Sadly, ice is seldom absent at the far northern latitudes the Passage occupies. Nor is there a simple route through the glacier-carved archipelago atop Canada. Navigating the Passage therefore proved impossible for four hundred years, failed attempts like the Franklin Expedition became maritime lore*, and the route turned out to be so finnicky it’s not commercially viable.
In the 21st century, Europeans have a similar problem: network latency between northern Europe and Asia is uncomfortably long.
Boffins at Japan's Keio University reckon they've built viable optical fibers from plastics.
Optical fibers are most often made of glass and are, as attested by the awesome data-schlepping capacity of undersea cables, freaking amazing.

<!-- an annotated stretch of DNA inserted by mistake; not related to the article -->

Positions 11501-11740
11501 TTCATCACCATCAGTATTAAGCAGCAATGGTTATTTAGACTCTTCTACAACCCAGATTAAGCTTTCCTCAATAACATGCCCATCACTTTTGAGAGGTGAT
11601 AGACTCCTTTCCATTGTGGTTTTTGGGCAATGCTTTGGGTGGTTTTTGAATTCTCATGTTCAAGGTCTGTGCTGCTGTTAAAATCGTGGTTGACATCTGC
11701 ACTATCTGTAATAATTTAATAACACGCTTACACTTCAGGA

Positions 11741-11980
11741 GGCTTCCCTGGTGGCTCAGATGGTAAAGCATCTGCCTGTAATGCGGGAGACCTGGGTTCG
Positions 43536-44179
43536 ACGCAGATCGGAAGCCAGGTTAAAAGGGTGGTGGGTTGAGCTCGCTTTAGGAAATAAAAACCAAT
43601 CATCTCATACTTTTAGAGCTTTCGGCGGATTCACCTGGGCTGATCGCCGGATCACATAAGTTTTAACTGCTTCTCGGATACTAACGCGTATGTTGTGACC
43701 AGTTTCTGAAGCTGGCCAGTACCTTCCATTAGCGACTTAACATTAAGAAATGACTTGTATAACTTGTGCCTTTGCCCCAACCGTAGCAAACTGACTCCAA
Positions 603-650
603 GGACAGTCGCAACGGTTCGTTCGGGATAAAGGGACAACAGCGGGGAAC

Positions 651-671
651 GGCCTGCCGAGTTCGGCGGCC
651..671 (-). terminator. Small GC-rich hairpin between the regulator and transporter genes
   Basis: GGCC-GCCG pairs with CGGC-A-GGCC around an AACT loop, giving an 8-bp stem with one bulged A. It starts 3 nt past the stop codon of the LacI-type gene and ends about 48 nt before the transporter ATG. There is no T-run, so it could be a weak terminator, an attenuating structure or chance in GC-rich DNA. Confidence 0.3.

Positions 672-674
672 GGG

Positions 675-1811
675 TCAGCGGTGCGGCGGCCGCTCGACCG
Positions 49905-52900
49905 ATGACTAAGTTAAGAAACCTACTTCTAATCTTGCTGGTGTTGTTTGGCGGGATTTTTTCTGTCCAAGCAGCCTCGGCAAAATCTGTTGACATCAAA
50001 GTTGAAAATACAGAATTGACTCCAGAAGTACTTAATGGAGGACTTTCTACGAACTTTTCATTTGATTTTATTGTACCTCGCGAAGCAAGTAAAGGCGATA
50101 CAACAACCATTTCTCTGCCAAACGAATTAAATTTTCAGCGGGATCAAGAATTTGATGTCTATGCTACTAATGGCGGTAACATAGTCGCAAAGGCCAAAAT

But while boffins have made optical fibers very resilient, they've not been able to address all the fragilities in glass.
Imagine an optic fiber that can sense the presence of a nearby jackhammer and warn its owner that it is in danger of being dug up, just in time to tell diggers not to sink another shaft. Next, imagine that an entire city's installed base of fiber could be turned into sensors that will make planners think twice before installing IoT devices.
Next, stop imagining: the tech is real, already working, and was yesterday used to demonstrate the impact of an earthquake.